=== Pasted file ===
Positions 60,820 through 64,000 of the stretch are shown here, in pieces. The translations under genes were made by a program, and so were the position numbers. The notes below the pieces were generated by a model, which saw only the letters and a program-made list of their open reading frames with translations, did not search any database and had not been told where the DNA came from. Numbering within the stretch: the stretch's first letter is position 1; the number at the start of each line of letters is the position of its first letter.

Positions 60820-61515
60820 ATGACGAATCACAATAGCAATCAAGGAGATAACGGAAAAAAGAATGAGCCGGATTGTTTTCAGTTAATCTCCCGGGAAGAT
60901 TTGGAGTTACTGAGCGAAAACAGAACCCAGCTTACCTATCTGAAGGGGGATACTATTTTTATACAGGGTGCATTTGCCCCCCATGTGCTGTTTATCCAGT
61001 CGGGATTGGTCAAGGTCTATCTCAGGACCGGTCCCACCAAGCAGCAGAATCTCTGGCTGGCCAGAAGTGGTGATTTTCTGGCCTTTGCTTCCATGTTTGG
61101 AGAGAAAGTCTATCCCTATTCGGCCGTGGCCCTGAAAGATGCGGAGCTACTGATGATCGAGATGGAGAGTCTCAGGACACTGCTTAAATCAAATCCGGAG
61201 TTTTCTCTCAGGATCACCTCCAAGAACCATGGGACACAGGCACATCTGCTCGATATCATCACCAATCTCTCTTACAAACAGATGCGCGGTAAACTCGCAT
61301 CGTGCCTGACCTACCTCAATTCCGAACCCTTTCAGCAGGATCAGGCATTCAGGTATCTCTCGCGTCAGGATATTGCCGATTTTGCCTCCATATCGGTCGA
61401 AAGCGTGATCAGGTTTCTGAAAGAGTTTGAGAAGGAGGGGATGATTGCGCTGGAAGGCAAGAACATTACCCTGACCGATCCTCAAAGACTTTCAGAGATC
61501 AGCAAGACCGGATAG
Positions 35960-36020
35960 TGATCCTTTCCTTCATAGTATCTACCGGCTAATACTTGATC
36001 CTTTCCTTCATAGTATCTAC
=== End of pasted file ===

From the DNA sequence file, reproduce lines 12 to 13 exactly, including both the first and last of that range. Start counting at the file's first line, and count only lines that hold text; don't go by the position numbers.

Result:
35960 TGATCCTTTCCTTCATAGTATCTACCGGCTAATACTTGATC
36001 CTTTCCTTCATAGTATCTAC